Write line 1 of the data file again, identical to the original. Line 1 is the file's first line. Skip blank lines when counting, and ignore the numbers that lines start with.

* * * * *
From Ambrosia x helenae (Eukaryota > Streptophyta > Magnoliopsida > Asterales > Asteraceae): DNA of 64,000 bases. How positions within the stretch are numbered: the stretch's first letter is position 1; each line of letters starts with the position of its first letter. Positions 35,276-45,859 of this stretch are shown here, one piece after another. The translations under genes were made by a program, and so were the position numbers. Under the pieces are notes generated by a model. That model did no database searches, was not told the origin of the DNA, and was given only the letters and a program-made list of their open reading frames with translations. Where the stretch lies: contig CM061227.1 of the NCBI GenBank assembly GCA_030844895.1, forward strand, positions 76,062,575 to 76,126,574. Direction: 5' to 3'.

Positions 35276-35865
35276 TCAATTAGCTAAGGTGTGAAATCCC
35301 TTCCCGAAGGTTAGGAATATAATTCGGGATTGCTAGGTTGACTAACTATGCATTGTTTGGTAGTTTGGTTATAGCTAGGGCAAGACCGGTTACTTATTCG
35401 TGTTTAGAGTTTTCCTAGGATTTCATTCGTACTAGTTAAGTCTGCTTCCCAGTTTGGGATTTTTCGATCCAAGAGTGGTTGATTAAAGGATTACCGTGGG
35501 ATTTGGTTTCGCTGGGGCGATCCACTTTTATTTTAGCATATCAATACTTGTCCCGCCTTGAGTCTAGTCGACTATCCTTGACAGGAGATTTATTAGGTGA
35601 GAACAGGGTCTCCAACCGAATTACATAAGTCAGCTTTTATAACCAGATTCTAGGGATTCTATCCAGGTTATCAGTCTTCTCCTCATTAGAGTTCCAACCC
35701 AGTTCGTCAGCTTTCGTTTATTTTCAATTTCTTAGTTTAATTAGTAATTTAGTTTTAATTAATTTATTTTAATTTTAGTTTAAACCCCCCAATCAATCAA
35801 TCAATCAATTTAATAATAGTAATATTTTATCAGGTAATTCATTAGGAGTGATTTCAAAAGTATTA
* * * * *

From Ambrosia x helenae (Eukaryota > Streptophyta > Magnoliopsida > Asterales > Asteraceae): DNA of 64,000 bases. How positions within the stretch are numbered: the stretch's first letter is position 1; each line of letters starts with the position of its first letter. Positions 35,276-45,859 of this stretch are shown here, one piece after another. The translations under genes were made by a program, and so were the position numbers. Under the pieces are notes generated by a model. That model did no database searches, was not told the origin of the DNA, and was given only the letters and a program-made list of their open reading frames with translations. Where the stretch lies: contig CM061227.1 of the NCBI GenBank assembly GCA_030844895.1, forward strand, positions 76,062,575 to 76,126,574. Direction: 5' to 3'.